• Vol. 32 No. 3, 418–420
  • 15 May 2003

The Relationship Between Scoring Systems and Cytokine Levels in Neonatal Sepsis



In this study, 20 newborn infants with sepsis were evaluated and scored according to the criteria of Töllner and Rodwell and associates. Leukocyte count, serum C-reactive protein (CRP), tumour necrosis factor (TNF)-alpha and interleukin (IL)-6 levels were also studied in all infants. The aim of this study was to determine if a relationship exists between the scoring systems and the cytokine levels in neonatal sepsis. The infants were divided into two groups as blood culture positive and negative. Blood culture was positive in 12 (60%) infants. We did not find a significant difference for leukocyte count, cytokine levels and scoring systems between the blood culture positive and negative groups. However, we found a positive correlation between the scoring systems and serum CRP and TNF-alpha levels (P <0.05), but no correlation with IL-6. In conclusion, we suggest that only serum CRP level without performing scoring and studying serum TNF-alpha concentration may be used in early diagnosis of neonatal sepsis. However, further studies are necessary to define this because of the small sample size of our pilot study.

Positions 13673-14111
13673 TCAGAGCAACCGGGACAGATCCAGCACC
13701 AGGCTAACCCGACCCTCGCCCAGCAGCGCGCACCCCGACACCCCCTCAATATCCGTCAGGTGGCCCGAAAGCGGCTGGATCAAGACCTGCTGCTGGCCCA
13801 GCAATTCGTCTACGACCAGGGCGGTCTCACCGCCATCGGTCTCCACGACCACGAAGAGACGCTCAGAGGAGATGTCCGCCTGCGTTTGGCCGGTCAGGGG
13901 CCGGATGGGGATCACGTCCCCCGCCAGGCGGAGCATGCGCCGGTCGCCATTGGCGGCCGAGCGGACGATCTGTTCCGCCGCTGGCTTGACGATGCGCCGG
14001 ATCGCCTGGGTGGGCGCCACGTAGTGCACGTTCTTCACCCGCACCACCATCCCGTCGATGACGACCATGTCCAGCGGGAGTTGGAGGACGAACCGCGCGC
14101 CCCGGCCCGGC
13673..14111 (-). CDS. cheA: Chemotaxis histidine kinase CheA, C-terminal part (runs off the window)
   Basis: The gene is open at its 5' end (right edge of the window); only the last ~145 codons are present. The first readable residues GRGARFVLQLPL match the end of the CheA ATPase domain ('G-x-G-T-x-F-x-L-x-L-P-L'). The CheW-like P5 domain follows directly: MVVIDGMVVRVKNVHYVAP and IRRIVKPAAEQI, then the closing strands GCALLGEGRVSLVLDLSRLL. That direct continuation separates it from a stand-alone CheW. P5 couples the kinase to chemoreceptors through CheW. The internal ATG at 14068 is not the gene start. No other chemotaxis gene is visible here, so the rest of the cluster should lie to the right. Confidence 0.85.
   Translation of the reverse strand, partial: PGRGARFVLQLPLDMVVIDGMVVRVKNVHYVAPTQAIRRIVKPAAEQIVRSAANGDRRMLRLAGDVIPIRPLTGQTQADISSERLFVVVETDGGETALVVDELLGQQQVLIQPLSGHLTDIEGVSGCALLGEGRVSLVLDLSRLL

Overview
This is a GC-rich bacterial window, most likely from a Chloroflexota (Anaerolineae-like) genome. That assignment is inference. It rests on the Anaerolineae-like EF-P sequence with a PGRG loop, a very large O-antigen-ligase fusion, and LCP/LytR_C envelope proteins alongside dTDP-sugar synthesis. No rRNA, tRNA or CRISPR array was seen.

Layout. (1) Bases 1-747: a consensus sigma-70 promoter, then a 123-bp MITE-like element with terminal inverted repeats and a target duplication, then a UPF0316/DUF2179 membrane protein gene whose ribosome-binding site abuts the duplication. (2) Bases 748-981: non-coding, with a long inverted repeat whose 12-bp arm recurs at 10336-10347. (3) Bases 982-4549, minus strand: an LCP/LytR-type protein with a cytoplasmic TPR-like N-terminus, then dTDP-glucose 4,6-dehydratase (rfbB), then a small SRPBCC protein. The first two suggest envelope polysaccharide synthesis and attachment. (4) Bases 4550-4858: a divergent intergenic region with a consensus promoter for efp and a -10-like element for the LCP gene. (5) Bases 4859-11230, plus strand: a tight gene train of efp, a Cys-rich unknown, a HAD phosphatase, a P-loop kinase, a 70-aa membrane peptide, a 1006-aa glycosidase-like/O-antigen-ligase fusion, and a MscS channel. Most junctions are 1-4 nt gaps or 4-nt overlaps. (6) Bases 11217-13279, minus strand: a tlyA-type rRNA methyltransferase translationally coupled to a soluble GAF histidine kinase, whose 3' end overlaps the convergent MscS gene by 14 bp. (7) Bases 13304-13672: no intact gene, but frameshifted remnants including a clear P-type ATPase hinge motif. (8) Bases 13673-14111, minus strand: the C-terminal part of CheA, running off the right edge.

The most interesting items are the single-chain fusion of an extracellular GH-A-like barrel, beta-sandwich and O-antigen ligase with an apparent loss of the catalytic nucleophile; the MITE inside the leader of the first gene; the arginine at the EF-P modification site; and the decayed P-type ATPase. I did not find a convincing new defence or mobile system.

In newborn infants, the early diagnosis of sepsis is an important problem because the early signs and symptoms of septicaemia in term or preterm infants are usually nonspecific. Many clinical and haematological scoring systems have been developed in the early diagnosis of neonatal sepsis.

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